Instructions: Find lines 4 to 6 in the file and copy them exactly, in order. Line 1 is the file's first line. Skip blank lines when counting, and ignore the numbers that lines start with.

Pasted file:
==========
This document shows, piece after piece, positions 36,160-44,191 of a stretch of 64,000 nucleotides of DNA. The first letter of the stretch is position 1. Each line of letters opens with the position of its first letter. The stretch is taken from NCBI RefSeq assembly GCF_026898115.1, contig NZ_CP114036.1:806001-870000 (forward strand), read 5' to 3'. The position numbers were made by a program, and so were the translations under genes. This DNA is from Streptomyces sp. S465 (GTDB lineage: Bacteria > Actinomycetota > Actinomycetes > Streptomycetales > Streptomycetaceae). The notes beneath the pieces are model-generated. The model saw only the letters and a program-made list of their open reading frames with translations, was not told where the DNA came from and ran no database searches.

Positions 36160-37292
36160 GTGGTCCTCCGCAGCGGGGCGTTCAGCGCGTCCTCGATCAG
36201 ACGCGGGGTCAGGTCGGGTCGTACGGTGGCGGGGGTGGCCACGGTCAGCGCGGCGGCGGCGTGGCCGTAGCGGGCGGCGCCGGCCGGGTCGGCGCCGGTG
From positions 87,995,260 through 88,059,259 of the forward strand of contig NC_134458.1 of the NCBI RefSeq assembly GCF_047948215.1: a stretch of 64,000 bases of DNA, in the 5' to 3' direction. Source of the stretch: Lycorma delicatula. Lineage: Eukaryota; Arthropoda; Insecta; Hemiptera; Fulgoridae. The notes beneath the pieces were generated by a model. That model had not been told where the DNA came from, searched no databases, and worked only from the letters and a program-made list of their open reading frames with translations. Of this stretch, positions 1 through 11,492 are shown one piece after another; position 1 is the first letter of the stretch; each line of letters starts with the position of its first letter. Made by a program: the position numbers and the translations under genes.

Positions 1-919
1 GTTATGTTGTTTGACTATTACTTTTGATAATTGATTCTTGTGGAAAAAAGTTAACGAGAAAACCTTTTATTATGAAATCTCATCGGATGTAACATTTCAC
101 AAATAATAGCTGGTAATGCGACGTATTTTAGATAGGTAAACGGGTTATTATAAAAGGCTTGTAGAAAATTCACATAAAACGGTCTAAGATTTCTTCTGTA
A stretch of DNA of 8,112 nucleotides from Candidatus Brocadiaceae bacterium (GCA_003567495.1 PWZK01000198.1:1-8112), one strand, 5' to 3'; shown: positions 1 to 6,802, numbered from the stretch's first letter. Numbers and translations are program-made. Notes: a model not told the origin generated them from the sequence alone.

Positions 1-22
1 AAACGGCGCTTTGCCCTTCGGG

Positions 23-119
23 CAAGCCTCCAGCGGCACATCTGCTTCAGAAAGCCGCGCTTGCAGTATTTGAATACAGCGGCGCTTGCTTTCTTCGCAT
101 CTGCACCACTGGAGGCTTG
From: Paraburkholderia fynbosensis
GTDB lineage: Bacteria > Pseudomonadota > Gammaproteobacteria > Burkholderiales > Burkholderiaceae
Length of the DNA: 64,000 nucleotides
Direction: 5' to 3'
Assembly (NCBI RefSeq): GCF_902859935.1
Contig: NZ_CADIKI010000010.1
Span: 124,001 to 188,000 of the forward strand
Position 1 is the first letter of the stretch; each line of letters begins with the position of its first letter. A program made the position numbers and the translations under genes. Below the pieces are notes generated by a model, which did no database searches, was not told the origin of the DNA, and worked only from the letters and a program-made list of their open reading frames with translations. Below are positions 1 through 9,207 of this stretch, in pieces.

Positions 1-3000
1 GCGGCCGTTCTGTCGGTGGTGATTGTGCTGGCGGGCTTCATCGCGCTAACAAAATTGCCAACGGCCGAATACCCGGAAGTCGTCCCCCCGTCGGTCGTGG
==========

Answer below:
36201 ACGCGGGGTCAGGTCGGGTCGTACGGTGGCGGGGGTGGCCACGGTCAGCGCGGCGGCGGCGTGGCCGTAGCGGGCGGCGCCGGCCGGGTCGGCGCCGGTG
From positions 87,995,260 through 88,059,259 of the forward strand of contig NC_134458.1 of the NCBI RefSeq assembly GCF_047948215.1: a stretch of 64,000 bases of DNA, in the 5' to 3' direction. Source of the stretch: Lycorma delicatula. Lineage: Eukaryota; Arthropoda; Insecta; Hemiptera; Fulgoridae. The notes beneath the pieces were generated by a model. That model had not been told where the DNA came from, searched no databases, and worked only from the letters and a program-made list of their open reading frames with translations. Of this stretch, positions 1 through 11,492 are shown one piece after another; position 1 is the first letter of the stretch; each line of letters starts with the position of its first letter. Made by a program: the position numbers and the translations under genes.

Positions 1-919